1: Cross the unusual high stile and go half left to a gate, cross Coal Pit Lane and take the gate opposite. Go half right up the field (no path) in line of footpath sign. On cresting the brow, aim for left end of a line of trees when a waymarked stile pops into view. Cross the vegetated plank bridge at the stile and continue up field in same line, aiming to the right of two trees on the skyline which form an arch.

As you near top of slope, a gate appears 50 yards right of the two trees. Gain it. On the far-distant skyline is Rylstone Fell with the Cracoe War Memorial obelisk. The open gateway has concrete gate posts and two arrows.

Pass through and, boldly, go straight ahead down field (no path) – do NOT go down right edge of field. You will pass to the left of a small, half-dead tree within a few yards. Now aim for a massive tree in mid-field a couple of hundred yards ahead. Pass to left of this huge tree and then aim for right edge of wood in distance. As you descend the big field, admire the views half left to the hills around Malham.

On gaining right edge of wood, go through waymarked gate and pass down right edge of wood, exit via kissing gate and go straight on by wall, passing a reservoir on your left. Follow wall to its end to waymarked gate, pass through and go forward 20 paces to waymarked stile with broken top slat.

Cross it and go half right across field to gain a fence and turn left along it. After about 150 yards, ignore stile on your right with yellow permissive path notice. Keep on by fence. Go over the brow and then ignore another stile on your right – press on past drinking troughs to an arrow and, here, go a quarter left down the field, passing to right of a clump of trees, and then aiming about 100 yards left of a stone bungalow with white conservatory.

On approaching wall corner to left of bungalow, spot the stile and marker post to right of a gate. Cross the stile and go ahead on to an area of cut grass and go up left edge of cut grass, past tennis courts, to a waymarked gate ahead giving access to house drive on edge of Bracewell and looking down upon the mellow stones of St Michael’s Church.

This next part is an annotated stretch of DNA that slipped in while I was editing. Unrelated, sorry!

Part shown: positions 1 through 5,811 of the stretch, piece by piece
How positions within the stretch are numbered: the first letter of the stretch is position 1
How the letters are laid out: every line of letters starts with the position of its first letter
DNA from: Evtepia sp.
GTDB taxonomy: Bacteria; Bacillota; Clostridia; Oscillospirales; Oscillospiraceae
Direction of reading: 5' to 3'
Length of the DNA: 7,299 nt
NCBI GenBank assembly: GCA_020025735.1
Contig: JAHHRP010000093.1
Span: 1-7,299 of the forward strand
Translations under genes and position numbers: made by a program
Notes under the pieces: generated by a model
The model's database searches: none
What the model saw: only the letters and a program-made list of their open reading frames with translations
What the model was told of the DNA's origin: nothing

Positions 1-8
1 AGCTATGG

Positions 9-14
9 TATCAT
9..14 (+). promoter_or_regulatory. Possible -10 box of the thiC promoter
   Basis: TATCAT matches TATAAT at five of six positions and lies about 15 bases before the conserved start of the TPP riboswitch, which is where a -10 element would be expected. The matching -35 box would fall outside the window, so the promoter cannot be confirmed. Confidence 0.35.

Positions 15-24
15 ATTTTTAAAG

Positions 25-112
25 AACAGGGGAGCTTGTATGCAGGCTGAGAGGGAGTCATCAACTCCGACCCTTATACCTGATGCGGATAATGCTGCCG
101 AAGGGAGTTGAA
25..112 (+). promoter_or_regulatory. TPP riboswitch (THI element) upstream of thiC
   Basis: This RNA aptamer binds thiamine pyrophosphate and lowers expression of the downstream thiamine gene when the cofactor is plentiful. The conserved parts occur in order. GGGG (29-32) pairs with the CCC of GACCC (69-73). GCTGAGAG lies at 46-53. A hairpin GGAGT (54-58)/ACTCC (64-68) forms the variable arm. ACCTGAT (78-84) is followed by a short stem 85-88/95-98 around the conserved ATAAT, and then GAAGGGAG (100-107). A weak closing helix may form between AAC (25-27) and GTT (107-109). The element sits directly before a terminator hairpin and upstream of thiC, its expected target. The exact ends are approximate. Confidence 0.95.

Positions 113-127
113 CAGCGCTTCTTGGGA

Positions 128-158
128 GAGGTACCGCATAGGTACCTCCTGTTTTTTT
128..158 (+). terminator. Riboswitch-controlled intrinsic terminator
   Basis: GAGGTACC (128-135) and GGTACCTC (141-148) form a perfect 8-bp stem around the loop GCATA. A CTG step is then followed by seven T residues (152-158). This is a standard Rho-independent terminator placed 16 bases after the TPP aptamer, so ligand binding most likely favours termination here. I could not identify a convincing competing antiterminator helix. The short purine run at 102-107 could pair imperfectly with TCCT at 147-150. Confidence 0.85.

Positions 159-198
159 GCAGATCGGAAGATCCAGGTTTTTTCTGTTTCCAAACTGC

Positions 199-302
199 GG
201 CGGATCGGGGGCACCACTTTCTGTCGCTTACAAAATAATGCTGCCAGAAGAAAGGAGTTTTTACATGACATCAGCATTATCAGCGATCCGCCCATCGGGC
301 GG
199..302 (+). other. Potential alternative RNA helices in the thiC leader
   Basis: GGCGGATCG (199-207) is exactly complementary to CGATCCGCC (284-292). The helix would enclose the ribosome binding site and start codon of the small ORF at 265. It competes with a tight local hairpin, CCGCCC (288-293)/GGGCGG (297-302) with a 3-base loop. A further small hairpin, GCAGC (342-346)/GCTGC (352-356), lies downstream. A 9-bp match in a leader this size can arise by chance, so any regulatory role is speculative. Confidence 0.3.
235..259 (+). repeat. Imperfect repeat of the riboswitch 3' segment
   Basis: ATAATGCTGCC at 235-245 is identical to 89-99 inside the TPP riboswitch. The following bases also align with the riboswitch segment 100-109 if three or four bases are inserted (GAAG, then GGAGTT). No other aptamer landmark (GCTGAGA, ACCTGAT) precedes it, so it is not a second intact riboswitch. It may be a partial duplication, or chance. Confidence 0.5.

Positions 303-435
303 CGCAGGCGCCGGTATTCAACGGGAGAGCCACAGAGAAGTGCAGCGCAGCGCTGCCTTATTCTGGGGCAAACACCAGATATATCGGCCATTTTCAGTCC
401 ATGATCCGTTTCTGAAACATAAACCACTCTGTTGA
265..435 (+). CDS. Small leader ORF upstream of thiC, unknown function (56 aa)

The church was built about 1100 as a private chapel of the Tempest family who lived in a medieval hall next to the church. The hall was pulled down in 1656 and a new hall was later erected on the site. The Tempests now live at Broughton Hall between Skipton and Gisburn.

2: Turn left into the B6251 Barnoldswick road and turn left along road for about 150 yards – walk single file, facing the traffic – to a sharp righthand bend and, here, take the access drive on lefthand side of road (footpath sign half hidden in trees). After about 100 yards, as access drive swings left to a farm, go straight on along the vehicle track.

This idyllic track winds its way through picturesque countryside with a lake on your right after a few hundred yards. Soon after passing the lake, cross a cattle grid and then turn right over a stile to a footbridge. Cross it and go a quarter left up the field to gain a wall and root out a narrow gap in wall which turns out to be a stile with two wooden steps.

Now carefully negotiate the fallen stones in the path and continue through wood on an obvious path which exits into a field. Go slightly left up the field (arrow just out of line), picking up a faint trod. Go over the brow to find a water trough at a field boundary line. You must find this water trough.

Just before the trough, turn left along a line between fields with wood to your left. Go past a dirt banking and a hidden spring on your left and then go straight up field to gain right edge of wood. Negotiate the gate ahead (yellow “Farmland” disc) and then continue along left edge of field.

At end of field (lone stone gate post), turn right along fence towards a farm (Wedacre). Follow the fence all the way to the farm, entering along a concrete drive. Go through gate into farmyard (silo) and go half right to a barn corner and turn left, round the barn corner, and go straight ahead with large barns to your right and an ancient white farmhouse appearing on your left.

Turn right along the farm access lane. The tarmac becomes a dirt road – press on to the next farm (Bomber), go past a silo and then turn right along the farm access drive and follow it for nearly half a mile to the A59.

Turn left along the grass verge and, when this runs out, cross to righthand side of road and continue into Gisburn on the pavement. Go straight through the village, past the church – built in 1135 and containing the family vault of the Listers - to regain Mill Lane and the finish.